“The philosophy of Solitude” says that in reality, all of us are solitary. But, paradoxically, almost all of us are afraid to be alone. We are born alone—only us—and we die alone. No one goes with us on that last journey. We spend a good part of our lives making decisions and choices all, alone, for which we alone must accept responsibility. Our greatest fear and insecurity is to be alone. Since most of us are afraid to be alone, or at least to feel alone, we do everything we can do to forget our essential solitude.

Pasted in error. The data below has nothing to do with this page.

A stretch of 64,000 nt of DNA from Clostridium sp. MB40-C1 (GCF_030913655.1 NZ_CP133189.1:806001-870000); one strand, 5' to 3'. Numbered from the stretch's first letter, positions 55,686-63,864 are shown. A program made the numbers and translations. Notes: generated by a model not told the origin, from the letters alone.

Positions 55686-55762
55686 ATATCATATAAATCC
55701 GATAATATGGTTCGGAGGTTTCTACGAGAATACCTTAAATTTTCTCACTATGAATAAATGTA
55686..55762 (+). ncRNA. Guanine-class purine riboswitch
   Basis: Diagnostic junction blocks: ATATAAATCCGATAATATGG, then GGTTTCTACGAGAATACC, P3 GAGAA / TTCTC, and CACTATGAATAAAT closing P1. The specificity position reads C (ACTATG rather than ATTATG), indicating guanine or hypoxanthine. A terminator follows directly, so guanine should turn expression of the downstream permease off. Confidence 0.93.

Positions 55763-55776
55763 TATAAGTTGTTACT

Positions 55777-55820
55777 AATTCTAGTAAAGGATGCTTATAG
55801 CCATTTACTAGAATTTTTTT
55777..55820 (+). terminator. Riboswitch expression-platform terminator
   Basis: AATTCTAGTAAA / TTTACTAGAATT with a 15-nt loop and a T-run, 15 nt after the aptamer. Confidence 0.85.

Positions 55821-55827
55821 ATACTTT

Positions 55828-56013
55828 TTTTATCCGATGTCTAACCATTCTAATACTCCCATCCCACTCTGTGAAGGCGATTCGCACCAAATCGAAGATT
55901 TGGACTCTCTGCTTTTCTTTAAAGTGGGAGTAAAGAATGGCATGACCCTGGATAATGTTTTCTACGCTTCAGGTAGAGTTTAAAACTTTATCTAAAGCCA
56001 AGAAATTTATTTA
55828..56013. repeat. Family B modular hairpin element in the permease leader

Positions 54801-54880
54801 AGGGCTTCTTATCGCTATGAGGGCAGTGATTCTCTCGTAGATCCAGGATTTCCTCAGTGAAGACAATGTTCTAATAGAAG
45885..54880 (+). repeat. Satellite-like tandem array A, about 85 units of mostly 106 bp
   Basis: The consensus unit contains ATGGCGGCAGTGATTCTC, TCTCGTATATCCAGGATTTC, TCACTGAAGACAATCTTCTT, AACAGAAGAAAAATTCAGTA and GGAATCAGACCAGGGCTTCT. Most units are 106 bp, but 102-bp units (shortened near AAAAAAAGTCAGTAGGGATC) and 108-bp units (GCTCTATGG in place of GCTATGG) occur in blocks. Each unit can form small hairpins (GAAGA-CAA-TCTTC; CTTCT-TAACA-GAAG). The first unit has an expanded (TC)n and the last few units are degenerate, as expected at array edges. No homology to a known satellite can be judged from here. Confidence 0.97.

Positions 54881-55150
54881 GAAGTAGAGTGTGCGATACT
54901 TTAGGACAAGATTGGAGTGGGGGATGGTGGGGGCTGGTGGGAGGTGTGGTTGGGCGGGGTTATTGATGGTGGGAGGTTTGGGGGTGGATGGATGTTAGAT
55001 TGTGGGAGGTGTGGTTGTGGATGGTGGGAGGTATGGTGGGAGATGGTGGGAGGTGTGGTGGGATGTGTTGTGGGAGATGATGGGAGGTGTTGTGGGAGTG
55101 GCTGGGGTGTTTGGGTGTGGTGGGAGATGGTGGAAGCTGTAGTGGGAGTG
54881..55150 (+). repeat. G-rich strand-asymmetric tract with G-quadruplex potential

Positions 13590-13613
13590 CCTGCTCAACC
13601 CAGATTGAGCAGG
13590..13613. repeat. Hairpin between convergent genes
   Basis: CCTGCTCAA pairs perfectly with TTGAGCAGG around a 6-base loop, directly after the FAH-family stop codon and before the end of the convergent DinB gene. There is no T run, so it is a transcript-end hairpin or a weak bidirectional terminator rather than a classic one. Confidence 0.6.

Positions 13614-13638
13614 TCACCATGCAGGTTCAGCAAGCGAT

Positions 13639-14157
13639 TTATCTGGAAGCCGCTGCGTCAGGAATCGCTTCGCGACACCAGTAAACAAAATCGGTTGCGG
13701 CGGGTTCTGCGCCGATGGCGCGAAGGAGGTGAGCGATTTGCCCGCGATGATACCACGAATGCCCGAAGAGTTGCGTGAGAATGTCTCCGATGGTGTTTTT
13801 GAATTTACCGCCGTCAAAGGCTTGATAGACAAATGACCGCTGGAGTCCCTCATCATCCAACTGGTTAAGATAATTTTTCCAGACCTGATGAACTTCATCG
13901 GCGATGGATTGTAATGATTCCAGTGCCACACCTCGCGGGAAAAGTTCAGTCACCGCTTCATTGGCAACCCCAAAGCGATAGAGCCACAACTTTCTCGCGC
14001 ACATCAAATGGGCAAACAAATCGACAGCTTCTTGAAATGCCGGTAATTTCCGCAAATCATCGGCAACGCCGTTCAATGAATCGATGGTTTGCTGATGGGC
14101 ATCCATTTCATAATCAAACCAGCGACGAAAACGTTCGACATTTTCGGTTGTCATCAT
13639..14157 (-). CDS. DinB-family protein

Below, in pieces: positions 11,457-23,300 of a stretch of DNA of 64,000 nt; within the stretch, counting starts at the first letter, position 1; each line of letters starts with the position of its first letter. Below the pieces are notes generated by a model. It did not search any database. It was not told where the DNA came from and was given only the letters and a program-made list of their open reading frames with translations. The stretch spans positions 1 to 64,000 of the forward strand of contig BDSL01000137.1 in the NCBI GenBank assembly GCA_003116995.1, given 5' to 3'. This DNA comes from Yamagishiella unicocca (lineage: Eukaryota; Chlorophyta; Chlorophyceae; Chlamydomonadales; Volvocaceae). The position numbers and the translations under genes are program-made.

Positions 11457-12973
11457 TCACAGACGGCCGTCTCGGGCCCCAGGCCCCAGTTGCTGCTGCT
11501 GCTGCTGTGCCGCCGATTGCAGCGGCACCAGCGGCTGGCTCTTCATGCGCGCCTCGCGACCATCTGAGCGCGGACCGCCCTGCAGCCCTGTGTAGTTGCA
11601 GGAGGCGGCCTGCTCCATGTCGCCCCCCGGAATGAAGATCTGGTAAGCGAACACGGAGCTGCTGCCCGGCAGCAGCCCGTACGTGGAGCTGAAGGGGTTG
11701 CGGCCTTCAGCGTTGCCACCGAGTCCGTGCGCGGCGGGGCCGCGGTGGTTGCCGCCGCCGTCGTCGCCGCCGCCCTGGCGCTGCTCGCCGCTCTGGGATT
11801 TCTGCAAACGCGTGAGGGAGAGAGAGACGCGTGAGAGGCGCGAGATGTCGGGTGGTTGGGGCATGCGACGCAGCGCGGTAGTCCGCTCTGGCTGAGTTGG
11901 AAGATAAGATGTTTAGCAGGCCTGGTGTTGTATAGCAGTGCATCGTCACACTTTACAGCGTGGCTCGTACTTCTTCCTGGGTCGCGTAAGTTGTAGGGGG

We use every trick in the book to avoid being alone. We keep busy, we work overtime. But, actually without solitude of some sort, there is and can be no maturity. Unless one becomes empty and alone, he cannot give himself in love, because he does not possesses the deep self which is the only gift worthy of love. Young people are particularly afraid to be alone. It is only when we become older and more mature that we realize that we have to be alone from time to time to discover ourselves. But sitting alone in a place, we can visualize our everyday action being tossed into the currents and whirlpools of the great river of life and being thoroughly mixed in a great matrix of interconnectedness.
Those who take upon themselves the adventure of treading the successful path must also learn to let go their separate selves. The real self, the deep self, can not be discovered in the midst of other people.